FOR IMMEDIATE RELEASE
Contact: Susan A. Weaver
News Releases 2003
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NOAA Public Affairs
NOAA, the National Oceanic and Atmospheric Administration, yesterday, June 17, presented a Mark Trail NOAA Weather Radio Award to representatives of the Kansas City, Mo., Metropolitan Emergency Management Committee (MEMC) and Price Chopper Grocers. The representatives for MEMC and Price Chopper were honored for support of NOAA Weather & All Hazards Radio. NOAA is an agency of the Department of Commerce.
Now in its seventh year, the Mark Trail Award program honors individuals and organizations that use or provide NOAA Weather & All Hazards Radio receivers and transmitters to save lives and protect property. Nineteen award recipients will be recognized nationally this year.
“NOAA is proud to honor representatives of MEMC and Price Chopper,” said retired Navy Vice Adm. Conrad C. Lautenbacher, Ph.D., under secretary of commerce for oceans and atmosphere and NOAA administrator. “Their actions have enhanced the safety of citizens in Missouri.”
The Metropolitan Emergency Management Committee partnered with Price Chopper to organize Project Community Alert in 2002 with the goal of placing 100,000 NOAA Weather & All Hazards Radio receivers in the hands of residents in the eight-county metro area over three years. Price Chopper executives contracted to provide NOAA Weather & All Hazards Radio receivers at a reduced price to customers at 37 stores in Johnson, Leavenworth, Miami and Wyandotte counties in Kansas and Cass, Clay, Jackson and Platte counties in Missouri.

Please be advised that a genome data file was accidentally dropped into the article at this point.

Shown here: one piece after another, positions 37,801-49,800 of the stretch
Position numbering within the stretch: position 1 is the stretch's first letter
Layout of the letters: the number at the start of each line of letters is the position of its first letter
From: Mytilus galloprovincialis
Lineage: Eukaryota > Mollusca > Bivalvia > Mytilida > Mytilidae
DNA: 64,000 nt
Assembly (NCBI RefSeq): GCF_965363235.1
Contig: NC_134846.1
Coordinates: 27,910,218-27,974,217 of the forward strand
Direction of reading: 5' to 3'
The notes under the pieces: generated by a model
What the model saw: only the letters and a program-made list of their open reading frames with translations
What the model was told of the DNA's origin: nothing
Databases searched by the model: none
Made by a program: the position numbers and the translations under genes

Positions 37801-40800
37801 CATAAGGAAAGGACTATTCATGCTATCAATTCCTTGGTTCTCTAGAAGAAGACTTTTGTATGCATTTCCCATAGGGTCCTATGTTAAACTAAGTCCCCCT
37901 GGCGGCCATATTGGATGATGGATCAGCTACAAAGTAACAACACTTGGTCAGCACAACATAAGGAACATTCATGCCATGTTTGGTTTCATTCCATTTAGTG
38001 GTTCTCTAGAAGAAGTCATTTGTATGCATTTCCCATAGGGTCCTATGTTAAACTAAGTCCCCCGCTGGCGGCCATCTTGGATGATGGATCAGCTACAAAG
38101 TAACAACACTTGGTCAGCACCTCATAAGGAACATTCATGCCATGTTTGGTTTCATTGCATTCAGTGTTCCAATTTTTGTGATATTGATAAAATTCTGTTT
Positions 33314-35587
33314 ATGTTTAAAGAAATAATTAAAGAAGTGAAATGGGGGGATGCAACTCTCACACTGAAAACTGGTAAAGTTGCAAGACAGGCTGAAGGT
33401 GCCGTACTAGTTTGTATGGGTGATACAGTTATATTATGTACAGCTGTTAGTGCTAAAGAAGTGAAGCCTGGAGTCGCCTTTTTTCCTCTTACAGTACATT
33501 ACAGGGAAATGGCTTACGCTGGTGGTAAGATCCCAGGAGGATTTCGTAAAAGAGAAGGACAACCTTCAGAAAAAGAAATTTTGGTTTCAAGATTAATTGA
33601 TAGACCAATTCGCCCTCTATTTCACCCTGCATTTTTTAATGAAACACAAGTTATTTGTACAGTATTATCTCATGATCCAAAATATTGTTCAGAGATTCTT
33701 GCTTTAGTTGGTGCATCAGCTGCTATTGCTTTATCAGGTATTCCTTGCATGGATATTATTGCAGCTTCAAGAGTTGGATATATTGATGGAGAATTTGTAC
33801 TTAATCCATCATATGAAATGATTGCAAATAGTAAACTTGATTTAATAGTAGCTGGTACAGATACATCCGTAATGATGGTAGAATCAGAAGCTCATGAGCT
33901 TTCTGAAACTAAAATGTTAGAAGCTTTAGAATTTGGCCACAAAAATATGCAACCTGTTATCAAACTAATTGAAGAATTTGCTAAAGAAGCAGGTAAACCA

According to Lynn Maximuk, meteorologist in charge at the Kansas City NOAA Weather Service Forecast Office in Pleasant Hill, Mo., the campaign has been well received by area residents, who are well versed in severe weather.
“During the outbreak of tornadoes we experienced in early May, NOAA Weather & All Hazards Radio was a vital tool for informing residents of impending dangers,” Maximuk said. “NOAA Weather & All Hazards Radio was an important communications tool for the concerted cooperative effort of the National Weather Service, local emergency managers and the media in keeping area residents advised of what was going on at the time and what was coming in the near future. Implementation of Project Community Alert in 2002 set the stage for that successful cooperative effort.”
combination of improved severe weather detection and forecasting capabilities,
and expansion of our Weather & All Hazards Radio network is a
proven formula for saving lives,” National Weather Service Central
Region Director Dennis McCarthy said.
NOAA Weather Radio is a nationwide network of radio stations broadcasting continuous weather information nearby NOAA National Weather Service offices. NWR broadcasts NOAA National Weather Service warnings, watches, forecasts and other hazard information 24 hours a day. There are more than 800 NWR transmitters, covering all 50 states, adjacent coastal waters, Puerto Rico, the U.S. Virgin Islands and the U.S. Pacific Territories.
NOAA's National Weather Service is the primary source of weather data, forecasts and warnings for the United States and its territories. The National Weather Service operates the most advanced weather and flood warning and forecast system in the world, helping to protect lives and property and enhance the national economy.
The Department of Commerce’s National Oceanic and Atmospheric Administration (NOAA) is dedicated to enhancing economic security and national safety through the prediction and research of weather and climate-related events and providing environmental stewardship of our nation’s coastal and marine resources.
On the Web:
NOAA Weather Radio: http://www.nws.noaa.gov/nwr.
National Weather Service: http://www.nws.noaa.gov/